Data is one of the most valuable assets for any business. To protect sensitive information, you need to not only restrict access to data assets that reside across multiple clouds and environments, but also verify the authenticity of the individuals trying to access that data.

Data access control is a fundamental security tool that enables you restrict access based on a set of policies. By implementing robust policies for your data access, you’re helping keep personally identifiable information (PII), intellectual property, and other confidential information from getting into the wrong hands, whether internally or externally.

How does data access control work?

Data access control works by verifying the users’ identity to ensure they are who they claim they are, and ensuring the users have the right to access the data. The two main components of data access control are:

  • Authentication: Verifies the user identity, which could be done through a multifactor authentication mechanism
  • Authorization: Determines not only the level of access that each user has to the data based on specified policies but also the actions the user can take

For data access control to be effective, authentication and authorization needs to be applied consistently across your entire environment — both on premises and in the cloud.

Data access control models

There are four main models for applying data access control:

Discretionary access control (DAC): The least restrictive data access control model, DAC relies on the owner or administrator of the resource or to decide who has access permission. This model is decentralized, giving users the ability to share access with others, and making it difficult to oversee who is accessing your company’s sensitive information.  

With the DAC model, the end user — the person who creates the file or folder, for example — has complete discretion for setting the permission privileges, as well as transferring permissions to other users. This model has some inherent security issues, such as vulnerabilities to Trojan horses and other malware attacks.

Mandatory access control (MAC): In this nondiscretionary model, the end user doesn’t have any control over the permission settings. A central authority, such as an administrator or owner, controls the access, setting, changing, and revoking permissions.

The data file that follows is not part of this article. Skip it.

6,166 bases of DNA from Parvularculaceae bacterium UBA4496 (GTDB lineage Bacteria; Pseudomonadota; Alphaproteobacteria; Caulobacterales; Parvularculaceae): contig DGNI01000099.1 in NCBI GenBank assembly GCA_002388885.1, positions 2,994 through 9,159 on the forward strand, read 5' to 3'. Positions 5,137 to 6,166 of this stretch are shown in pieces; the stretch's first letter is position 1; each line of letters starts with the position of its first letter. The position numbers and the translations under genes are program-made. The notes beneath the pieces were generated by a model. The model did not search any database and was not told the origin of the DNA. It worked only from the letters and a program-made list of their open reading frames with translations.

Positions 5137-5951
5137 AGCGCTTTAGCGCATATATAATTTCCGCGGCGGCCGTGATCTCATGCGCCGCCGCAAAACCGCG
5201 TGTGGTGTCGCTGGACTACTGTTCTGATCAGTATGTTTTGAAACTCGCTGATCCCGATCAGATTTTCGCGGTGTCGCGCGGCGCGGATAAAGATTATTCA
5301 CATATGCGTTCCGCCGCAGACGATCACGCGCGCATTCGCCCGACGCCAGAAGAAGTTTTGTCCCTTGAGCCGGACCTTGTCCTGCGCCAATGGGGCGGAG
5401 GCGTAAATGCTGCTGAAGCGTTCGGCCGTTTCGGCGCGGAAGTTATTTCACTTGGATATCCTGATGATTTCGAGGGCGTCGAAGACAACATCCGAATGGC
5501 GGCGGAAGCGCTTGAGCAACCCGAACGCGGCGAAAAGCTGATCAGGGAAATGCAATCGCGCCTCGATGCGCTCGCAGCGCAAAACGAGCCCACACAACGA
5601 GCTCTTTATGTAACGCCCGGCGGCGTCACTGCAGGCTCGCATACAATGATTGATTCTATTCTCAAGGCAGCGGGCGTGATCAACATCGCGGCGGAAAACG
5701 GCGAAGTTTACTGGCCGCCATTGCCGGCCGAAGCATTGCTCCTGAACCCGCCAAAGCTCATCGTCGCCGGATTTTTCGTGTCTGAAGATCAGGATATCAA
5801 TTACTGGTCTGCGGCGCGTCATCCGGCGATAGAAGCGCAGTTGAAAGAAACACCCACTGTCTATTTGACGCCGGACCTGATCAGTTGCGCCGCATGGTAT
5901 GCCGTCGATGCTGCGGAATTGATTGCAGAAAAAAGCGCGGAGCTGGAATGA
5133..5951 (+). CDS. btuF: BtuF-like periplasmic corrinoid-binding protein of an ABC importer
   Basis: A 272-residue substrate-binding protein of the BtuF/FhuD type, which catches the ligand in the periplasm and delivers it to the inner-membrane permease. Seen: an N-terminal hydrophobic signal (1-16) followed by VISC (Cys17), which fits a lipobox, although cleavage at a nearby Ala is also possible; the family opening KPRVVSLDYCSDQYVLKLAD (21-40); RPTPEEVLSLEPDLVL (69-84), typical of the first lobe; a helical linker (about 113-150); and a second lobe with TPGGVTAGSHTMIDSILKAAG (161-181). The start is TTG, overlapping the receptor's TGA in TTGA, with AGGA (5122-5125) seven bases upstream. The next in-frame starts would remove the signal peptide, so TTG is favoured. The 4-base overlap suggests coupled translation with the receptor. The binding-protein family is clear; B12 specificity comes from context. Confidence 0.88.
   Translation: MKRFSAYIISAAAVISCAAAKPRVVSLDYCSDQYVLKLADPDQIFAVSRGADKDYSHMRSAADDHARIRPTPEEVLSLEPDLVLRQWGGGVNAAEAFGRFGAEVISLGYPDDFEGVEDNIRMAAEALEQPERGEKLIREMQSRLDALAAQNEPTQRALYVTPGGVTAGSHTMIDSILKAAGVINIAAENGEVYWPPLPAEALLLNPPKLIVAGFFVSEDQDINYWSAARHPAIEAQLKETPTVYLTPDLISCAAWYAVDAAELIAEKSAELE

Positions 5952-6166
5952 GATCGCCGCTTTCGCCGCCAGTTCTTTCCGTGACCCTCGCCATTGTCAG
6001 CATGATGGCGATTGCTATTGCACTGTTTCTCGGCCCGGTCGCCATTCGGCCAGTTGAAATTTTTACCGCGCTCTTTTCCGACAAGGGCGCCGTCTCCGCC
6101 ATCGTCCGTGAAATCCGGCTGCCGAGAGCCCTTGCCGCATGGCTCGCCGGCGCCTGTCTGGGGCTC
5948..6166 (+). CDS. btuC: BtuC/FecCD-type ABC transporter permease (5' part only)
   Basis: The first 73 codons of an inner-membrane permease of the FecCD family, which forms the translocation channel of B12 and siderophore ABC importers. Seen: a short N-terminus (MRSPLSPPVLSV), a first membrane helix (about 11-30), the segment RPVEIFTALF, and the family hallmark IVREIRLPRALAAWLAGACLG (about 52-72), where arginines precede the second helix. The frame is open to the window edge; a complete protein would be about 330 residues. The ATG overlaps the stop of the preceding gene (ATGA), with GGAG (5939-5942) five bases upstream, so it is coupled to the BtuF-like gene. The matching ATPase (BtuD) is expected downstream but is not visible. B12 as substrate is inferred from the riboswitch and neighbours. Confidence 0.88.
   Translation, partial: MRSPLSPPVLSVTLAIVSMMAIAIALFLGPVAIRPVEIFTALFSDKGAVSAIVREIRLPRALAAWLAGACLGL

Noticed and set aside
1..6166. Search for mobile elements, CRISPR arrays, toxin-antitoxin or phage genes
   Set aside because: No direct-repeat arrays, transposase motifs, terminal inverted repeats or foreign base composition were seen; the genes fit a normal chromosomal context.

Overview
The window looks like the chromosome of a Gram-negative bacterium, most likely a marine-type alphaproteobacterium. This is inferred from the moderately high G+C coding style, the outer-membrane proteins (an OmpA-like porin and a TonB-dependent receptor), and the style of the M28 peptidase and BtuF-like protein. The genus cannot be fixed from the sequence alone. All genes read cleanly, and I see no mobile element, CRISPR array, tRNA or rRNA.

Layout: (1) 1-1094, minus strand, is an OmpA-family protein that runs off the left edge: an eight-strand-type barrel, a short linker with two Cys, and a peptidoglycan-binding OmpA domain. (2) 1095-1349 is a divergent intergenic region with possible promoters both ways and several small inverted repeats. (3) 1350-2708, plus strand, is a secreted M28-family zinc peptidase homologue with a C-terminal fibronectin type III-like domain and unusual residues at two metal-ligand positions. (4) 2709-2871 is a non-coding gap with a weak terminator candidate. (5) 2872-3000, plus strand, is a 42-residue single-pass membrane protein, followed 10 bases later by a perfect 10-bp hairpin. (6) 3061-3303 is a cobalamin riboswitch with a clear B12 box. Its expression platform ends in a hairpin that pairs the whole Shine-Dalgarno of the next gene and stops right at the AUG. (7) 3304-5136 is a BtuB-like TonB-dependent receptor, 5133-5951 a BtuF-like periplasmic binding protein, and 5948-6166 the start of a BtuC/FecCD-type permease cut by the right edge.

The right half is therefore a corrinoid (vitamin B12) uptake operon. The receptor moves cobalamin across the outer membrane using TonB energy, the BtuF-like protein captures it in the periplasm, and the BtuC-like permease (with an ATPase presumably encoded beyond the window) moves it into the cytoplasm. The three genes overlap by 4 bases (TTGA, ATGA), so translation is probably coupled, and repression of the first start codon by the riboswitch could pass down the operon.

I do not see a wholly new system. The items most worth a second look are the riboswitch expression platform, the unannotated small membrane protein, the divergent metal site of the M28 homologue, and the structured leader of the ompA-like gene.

With a MAC model, access is based on data classification and the level of clearance or formal access approval that users have. This approach, which can be difficult to manage, is commonly used in military organizations.

Role-based access control (RBAC): Access in this model is granted based on a set of permissions, which depend on the level of access that user categories need for performing their day-to-day duties. With RBAC, different employees receive different access privileges based on criteria such as job function and responsibilities.

A widely used system, RBAC combines role assignments with authorizations and permissions. It’s designed around predetermined roles, defined by criteria such as cost center, business unit, individual responsibilities, and authority. When a person changes responsibilities, jobs, or functions, the administrator assigns that user a new role that’s predefined in the system.

Attribute-based access control (ABAC): A dynamic data access control model, ABAC grants access based on both attributes and environmental conditions, which include factors such as location and time. These attributes and conditions are assigned both to the users and the data or other resources.

ABAC provides more flexibility, compared to RBAC, because you can modify the attributes and their values without having to change the subject/object relationships. That means that when you make new decisions about access, you can dynamically change the access controls.

Implementing data access controls

To simplify the management of data access control, many organizations implement a platform such as identity and access management (IAM). The benefits of using an IAM solution include:

  • Centralized and unified control over data across your organization
  • Automated tasks such as provisioning
  • Streamlined compliance with regulations such as GDPR, HIPAA, PCI, and CCPA

Final thoughts

Data security is as complex as it is critical. As your environment grows more complicated and the threats evolve, it’s especially important to consistently enforce your data access policies. Consider a solution  that can streamline your data access control processes while boosting security with an additional layer that monitors for malicious or inappropriate access.

SailPoint is an identity leader that provides data visibility and control and helps businesses secure their access to critical data assets. Learn more.

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